Dell OptiPlex and coreboot - a story about porting cursed hardware (part 1)

Introduction

3mdeb Embedded Systems Consulting is a company that evangelizes open-source software on all levels. That includes the firmware, bootloaders, hypervisors, operating systems, and more. As befits a company promoting open-source, it should utilize open-source in daily lives. That is our hardware should run open and secure software whenever and wherever possible. Since the center of our daily work is a workstation, it should meet our requirements in the first place. Most of the employees’ PCs in 3mdeb are either HP Compaq 8200 / 8300 (Elite) or Dell OptiPlex 7010 / 9010. Because our company is a licensed coreboot consultant, it would be a shame for us to not have our hardware running coreboot. While the HP workstations are supported in coreboot the Dell machines are not (or rather weren’t 1 year ago when I started my work with them). This fact was the only thing separating us from the dream of having all machines running open-source firmware. That’s how my journey began. I hope you will enjoy reading this and the next posts from the series.

Enabling mainboard support in coreboot

HP Compaq 8200 Elite and Dell OptiPlex 7010 / 9010 are old, one would say. What is the gain from porting such outdated hardware, one would ask. There are three reasons (at least from my perspective):

  • profession fetish (yeah well… when you work with hardware for some time, you fall in love with it at some point to the extent that you want to control your machine at every possible level, you want to play with it as much as you can)
  • realize the company open-source firmware dream
  • these machines have 2nd / 3rd Gen Intel processors which have native initialization support in coreboot, that means you can control whole boot process. The lack of blobs required (except the microcode and possibly EC firmware) makes it the best choice for fully open and auditable firmware. There is no newer Intel hardware with fully open support. If you are looking for it, then your all efforts are in vain.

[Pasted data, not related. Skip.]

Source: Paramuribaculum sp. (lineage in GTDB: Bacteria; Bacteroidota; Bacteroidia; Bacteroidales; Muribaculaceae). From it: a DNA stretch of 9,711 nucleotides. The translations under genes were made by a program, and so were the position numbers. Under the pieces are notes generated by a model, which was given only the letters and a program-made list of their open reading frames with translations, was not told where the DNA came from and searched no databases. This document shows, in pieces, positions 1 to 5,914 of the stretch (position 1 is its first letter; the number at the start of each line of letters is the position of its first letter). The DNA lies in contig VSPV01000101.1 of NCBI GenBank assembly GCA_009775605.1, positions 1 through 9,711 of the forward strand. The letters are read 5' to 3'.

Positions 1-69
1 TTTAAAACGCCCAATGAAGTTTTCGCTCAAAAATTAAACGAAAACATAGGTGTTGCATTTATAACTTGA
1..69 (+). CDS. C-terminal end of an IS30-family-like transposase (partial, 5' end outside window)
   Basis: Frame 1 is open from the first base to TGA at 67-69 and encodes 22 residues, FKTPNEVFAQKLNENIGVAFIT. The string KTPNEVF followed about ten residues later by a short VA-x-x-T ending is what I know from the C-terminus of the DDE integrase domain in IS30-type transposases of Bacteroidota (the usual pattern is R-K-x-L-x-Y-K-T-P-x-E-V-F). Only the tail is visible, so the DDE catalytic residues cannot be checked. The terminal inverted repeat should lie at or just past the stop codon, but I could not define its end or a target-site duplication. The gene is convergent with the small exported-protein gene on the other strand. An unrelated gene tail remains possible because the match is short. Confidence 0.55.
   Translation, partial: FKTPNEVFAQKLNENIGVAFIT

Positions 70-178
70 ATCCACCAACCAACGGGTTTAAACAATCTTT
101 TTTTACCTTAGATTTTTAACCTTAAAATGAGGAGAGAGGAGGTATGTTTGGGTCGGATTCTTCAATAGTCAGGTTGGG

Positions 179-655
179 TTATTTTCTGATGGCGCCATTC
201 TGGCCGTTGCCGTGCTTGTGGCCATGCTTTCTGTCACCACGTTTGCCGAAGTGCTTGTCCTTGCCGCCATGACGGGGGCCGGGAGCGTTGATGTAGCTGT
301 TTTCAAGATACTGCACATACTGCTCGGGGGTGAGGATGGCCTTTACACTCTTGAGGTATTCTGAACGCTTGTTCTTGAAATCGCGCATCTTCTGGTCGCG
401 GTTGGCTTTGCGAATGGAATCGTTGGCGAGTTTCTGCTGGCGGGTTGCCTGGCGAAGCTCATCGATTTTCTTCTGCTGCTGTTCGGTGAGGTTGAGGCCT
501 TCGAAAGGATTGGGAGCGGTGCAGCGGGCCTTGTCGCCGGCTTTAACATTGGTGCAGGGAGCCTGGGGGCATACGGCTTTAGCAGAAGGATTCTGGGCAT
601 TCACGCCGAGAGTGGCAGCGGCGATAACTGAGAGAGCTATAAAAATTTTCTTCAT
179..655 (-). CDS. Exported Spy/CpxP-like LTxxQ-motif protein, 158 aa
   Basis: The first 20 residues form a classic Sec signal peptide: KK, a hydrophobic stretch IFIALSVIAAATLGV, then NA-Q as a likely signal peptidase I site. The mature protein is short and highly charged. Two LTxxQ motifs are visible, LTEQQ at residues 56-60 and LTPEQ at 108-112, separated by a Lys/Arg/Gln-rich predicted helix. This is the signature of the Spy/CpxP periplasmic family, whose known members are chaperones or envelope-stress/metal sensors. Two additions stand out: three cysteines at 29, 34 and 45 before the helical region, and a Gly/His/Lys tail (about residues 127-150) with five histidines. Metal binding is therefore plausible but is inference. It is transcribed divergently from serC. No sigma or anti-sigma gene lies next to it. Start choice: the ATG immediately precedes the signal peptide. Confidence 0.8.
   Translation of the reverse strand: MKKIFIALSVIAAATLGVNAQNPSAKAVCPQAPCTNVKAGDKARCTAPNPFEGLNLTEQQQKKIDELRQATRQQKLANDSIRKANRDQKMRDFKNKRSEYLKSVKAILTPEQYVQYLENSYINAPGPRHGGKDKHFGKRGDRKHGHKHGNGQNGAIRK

So machines designed for 2nd / 3rd Gen Intel processors are quite special in coreboot because it is the last, fully open-source capable silicon in the project. It is important for security-aware people, to be able to audit the software they are using and proof code through reproducible builds. 3mdeb is made of such people.

Being fully open-source is one thing, but the ease of enabling new hardware is unbelievable. coreboot developers created a Go utility that helps to port new hardware to the project called autoport. This tool is capable of creating a patch that should be already bootable and is ready to be upstreamed. What is more, the tool can generate CMOS runtime configuration, native graphics initialization support, and even certain Embedded Controller support.

The first patches introducing the Dell OptiPlex 7010 / 9010 support in coreboot were generated by the autoport. There were two patchsets for the OptiPlex 7010:

However, neither of them provided a booting implementation. 3mdeb Founder, Piotr Król joined the porting effort at the end of 2018. But due to his limited free time, lack of development machine (Piotr was testing on his own workstation for daily jobs) and sudden lack of responses on the patchset, he stopped soon after. At that time I though about taking over the effort.

Debugging booting problems

In the Q1 of 2019 I decided to buy a Dell OptiPlex 7010 / 9010 myself so I could continue the porting efforts. I could not use any production workstation from the office and this board has two SPI flashes what makes it hardware for development (need to switch the SPI clip or have two CS pins). Having an own machine made the development and debugging much easier. Fortunately I had a RaspberryPi 3 in stock which was able to drive 2 CS pins so I could quickly flash both chips.

Dell OptiPlex 9010 flashing clips 10.03.2019